Patentability of "life"

We were surprised to see a Supplementary Order Paper (SOP) proposing a new exclusion from patentability prior to the second reading.  The SOP proposes new clause 15(4) ( http://www.legislation.govt.nz/sop/members/2012/0124/latest/TMPN10025.html)

which reads as follows:

(4)    Organisms (including plant varieties) and traits in organisms are not patentable inventions.

(4A)  Subsection (4) applies whether or not the organism or the trait in the organism has been derived through genetic modification or other similar technology.

(4B)  For the purposes of this section, organism has the same meaning as in Section 2 of the Hazardous Substances and New Organisms Act 1996.

The accompanying explanatory note ( http://www.legislation.govt.nz/sop/members/2012/0124/latest/DLM4740007.html) indicates that the proposed amendment makes it clear "life" is not a patentable invention. Specifically, that organisms, microorganisms and their traits are not patentable inventions.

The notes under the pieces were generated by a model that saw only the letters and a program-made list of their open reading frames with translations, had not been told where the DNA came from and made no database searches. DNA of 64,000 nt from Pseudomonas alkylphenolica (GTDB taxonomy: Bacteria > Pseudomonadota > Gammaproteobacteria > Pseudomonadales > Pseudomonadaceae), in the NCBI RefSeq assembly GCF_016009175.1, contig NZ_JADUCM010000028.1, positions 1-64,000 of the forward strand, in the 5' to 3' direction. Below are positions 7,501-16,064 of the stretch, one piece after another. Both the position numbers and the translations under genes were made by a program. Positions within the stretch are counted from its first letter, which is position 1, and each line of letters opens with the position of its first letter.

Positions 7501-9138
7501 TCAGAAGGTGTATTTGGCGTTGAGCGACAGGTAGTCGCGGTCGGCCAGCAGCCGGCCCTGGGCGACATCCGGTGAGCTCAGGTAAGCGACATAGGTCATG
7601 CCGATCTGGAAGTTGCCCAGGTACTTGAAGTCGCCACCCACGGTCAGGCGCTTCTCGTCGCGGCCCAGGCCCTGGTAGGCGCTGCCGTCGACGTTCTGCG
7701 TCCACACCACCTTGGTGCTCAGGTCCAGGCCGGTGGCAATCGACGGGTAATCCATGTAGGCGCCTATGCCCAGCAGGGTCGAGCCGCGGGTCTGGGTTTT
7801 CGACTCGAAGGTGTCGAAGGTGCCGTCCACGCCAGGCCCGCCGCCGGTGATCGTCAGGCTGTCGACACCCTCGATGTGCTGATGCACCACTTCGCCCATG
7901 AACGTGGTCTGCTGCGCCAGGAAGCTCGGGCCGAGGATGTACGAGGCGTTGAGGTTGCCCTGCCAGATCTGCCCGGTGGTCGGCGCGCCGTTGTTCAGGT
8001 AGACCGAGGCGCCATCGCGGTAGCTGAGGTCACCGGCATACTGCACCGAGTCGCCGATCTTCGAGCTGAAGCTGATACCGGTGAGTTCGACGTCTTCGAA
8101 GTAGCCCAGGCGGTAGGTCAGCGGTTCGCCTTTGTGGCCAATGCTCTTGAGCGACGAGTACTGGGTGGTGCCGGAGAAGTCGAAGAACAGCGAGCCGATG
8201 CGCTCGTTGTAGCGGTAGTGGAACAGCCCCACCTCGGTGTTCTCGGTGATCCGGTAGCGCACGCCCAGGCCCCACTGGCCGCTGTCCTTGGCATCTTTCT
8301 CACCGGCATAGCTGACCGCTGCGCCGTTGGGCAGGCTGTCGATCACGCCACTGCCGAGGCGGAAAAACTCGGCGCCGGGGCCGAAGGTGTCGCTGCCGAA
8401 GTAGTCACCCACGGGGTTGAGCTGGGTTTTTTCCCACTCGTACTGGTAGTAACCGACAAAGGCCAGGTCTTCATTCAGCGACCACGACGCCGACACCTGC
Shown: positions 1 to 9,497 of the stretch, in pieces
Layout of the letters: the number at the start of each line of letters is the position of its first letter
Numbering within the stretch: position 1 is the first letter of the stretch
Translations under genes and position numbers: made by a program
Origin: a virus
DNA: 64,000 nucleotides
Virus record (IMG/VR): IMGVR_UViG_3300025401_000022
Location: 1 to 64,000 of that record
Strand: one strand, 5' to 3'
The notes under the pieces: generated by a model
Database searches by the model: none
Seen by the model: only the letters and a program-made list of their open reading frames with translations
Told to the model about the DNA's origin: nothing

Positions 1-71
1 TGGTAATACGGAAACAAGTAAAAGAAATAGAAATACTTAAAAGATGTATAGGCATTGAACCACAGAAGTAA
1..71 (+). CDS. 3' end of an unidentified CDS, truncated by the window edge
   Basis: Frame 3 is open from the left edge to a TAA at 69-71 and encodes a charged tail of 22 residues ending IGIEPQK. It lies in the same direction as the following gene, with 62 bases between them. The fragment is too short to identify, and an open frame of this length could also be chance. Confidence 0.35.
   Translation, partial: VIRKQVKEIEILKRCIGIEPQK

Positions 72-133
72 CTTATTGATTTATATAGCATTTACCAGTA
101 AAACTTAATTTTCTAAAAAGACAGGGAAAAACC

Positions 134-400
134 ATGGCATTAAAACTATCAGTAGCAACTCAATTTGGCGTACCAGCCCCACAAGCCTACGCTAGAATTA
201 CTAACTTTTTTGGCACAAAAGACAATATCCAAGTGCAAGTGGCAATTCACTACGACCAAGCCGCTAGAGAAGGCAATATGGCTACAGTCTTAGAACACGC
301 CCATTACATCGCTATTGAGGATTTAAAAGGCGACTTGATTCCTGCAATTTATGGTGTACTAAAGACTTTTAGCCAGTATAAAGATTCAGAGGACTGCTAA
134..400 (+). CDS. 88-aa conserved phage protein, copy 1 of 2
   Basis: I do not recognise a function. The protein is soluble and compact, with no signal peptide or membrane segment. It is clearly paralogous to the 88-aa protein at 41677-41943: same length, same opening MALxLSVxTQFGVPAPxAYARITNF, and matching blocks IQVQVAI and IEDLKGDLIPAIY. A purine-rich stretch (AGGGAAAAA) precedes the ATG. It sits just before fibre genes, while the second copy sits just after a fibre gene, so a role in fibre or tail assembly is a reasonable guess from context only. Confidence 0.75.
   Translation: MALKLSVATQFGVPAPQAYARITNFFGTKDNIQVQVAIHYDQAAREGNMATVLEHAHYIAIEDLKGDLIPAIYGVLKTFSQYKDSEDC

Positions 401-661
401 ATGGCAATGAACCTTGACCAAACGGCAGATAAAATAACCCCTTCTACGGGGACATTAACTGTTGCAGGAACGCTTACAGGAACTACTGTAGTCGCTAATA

The proposed amendment significantly expands on the current Patents Bill exclusions in the biological space which are directed to:

  1. human beings, and biological processes for their generation
  2. methods of treatment of human beings by surgery or therapy
  3. methods of diagnosis practised on human beings, and
  4. plant varieties

Implications

The proposed amendment would significantly alter New Zealand patent law.  Protection is currently available for organisms (including microorganisms) provided they also meet the usual requirements for novelty and inventive step, and are a "manner of manufacture".  The proposed amendment would mean that microorganisms, plants and animals are no longer patentable in New Zealand.

The proposed amendment may also breach the limits on exclusions to patentability set by Article 27 of TRIPS.

Next steps

The SOP will most likely be considered and voted on by the Committee of the whole House.  There will be no public forum available for providing comment on the SOP.

It is difficult to see the SOP receiving sufficient support in Parliament to pass. The SOP was proposed by one of the smaller opposition parties.  A majority vote is required for the amendment to pass.  This would require support of all opposition parties and some of the support parties.